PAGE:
By: Dr. Sanjay Juneja
October 31, 2022
Cancer is arguably the biggest arch-nemesis of all humankind. We all disagree on a lot of things — politics, the environment, or anything else you can name, but no matter your beliefs or background, we can all agree that cancer is one of our greatest challenges.
We’ve made significant progress in our fight against our greatest nemesis, but despite the ground we have covered, communities across the country are facing challenges in the implementation of the treatments and technologies we’ve made.
To put this into perspective, I want you to think of a book series that you enjoy. The books in a series follow the same overarching storyline, they have similar themes, and many overlapping characters, and yet, the content of each book is unique. That’s how cancer treatments and therapies work — they have a common goal, some even use the same technologies, but they all have varying factors that differentiate it from the next treatment. It’s easy to remember the plot of a handful of books, the same way it’s easy for an oncologist to remember a handful of treatments, their effects, and their outcomes.
The scope of cancer treatment is a library. Some communities have a handful of librarians, many only have one or two, and some have none at all.
And in the United States, it takes at least 14 years to become an oncologist. The barriers to practicing oncology make it difficult to ensure every community has adequately trained, highly educated specialists who have a complete understanding of the wide range of therapies, treatments, and technologies available to our patients.
I first got on TikTok to help me find balance during my Chief Fellow Year, and I liked the platform because it doesn’t function like other social sites. It’s not contingent on relationships, and your followers don’t even have to know you. You take your video, it goes into a black hole, and then it pops on random people’s feeds. It doesn’t matter if you don’t know who they are or don’t follow them.
I quickly gained a following for doing silly things, like dances, but as I gained followers, I remembered why I was there. Balance.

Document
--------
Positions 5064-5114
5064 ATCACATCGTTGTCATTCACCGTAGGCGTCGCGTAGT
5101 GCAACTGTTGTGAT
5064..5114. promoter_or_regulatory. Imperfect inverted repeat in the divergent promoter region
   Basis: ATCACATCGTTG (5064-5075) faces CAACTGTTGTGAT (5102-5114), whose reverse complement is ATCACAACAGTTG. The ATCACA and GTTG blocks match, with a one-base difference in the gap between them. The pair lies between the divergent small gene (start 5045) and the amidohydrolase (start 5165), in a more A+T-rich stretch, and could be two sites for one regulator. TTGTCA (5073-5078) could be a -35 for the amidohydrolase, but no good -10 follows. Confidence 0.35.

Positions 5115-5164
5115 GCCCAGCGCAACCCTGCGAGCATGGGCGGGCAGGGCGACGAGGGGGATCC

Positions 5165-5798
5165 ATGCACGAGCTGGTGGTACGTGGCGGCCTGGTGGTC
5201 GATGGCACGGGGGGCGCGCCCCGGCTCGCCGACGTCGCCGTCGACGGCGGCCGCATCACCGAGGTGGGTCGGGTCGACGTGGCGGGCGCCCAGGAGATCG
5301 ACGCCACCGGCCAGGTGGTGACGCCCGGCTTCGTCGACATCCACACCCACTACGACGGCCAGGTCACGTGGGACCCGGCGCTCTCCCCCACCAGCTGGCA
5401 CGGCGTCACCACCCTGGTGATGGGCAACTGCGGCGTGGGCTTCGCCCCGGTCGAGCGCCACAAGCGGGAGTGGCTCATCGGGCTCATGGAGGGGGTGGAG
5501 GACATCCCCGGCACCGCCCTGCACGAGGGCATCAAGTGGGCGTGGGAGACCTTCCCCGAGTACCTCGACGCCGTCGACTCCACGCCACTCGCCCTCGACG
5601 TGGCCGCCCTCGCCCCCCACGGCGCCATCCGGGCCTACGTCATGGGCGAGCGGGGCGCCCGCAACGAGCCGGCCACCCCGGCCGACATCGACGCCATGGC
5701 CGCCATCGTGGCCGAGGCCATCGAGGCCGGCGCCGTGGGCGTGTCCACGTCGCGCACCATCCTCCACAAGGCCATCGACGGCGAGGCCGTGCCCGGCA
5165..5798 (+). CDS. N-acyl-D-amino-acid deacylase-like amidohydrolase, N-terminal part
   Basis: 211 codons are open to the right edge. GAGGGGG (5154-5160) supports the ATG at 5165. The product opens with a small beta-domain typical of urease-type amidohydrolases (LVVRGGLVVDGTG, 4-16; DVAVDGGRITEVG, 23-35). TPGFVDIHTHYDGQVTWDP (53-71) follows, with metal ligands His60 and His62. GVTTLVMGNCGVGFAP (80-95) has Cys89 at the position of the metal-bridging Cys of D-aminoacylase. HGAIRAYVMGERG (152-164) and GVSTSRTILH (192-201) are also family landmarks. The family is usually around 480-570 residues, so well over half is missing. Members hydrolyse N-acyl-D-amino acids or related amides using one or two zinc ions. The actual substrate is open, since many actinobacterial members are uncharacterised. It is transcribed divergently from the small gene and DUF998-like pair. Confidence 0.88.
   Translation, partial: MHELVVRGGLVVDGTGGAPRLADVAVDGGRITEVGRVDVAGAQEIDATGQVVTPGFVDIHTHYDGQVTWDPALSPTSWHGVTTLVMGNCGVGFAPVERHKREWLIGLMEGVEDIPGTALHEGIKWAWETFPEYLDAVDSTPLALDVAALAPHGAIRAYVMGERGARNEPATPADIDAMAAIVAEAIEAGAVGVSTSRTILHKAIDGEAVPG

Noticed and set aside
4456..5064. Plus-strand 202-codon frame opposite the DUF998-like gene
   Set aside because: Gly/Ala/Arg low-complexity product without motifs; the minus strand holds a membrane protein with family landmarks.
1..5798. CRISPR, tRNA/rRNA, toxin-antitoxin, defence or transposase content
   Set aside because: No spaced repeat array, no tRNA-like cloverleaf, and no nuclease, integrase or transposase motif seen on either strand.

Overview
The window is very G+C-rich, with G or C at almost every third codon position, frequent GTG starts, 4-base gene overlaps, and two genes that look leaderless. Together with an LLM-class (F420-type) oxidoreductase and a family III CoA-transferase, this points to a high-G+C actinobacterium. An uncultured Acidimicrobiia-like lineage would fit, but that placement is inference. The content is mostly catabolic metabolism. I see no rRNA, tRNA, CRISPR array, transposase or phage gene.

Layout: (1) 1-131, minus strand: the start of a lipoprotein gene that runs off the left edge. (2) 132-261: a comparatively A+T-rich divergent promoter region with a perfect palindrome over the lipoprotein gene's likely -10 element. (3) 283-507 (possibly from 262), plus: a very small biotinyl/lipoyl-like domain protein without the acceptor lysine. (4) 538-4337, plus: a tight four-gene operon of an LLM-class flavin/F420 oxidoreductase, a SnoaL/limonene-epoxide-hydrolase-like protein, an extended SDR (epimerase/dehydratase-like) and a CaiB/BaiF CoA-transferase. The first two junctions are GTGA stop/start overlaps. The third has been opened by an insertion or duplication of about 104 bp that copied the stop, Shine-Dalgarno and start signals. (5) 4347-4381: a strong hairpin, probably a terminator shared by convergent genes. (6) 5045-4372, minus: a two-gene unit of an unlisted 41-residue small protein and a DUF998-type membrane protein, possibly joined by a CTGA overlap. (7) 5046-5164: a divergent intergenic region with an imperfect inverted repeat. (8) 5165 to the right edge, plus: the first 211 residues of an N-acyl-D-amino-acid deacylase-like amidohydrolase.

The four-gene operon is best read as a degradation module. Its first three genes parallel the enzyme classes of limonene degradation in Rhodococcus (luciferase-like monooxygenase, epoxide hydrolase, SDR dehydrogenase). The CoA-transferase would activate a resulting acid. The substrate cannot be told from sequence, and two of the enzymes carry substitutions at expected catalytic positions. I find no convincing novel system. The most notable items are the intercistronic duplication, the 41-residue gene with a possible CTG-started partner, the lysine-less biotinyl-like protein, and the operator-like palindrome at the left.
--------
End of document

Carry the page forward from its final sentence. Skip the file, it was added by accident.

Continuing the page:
I had a good thing going, and it was important for me to make sure this wasn’t in vain, so I started thinking about how I could make TikTok productive.
At first, I covered gender bias in medicine, because my wife, who has her masters, scored well on her board exams, and has three specialties, has had a drastically different experience than me. This was the launching pad for sharing our knowledge and experiences on TikTok.
Eventually, I made an intentional shift in my content to focus on topics that could help people immediately by capitalizing on the societal shift we are seeing within the medical field. Patients want to be involved in their care now more than ever. They want to know what’s going on, that they’re given the best available options, and that their doctors are giving them the opportunity to beat their diagnosis.
We’ve seen TikTok become a valuable tool for educating patients on how to upgrade their standard of care; it gives medical providers the opportunity to share information on treatments as soon as they’re FDA approved. And by sharing them with our audience, we are equipping them with the knowledge they need to ensure their heightened standard of care is met.
Because the thing that hurts more than not having a therapy or course of treatment, is having the treatment exist and it not being used because we don’t know better.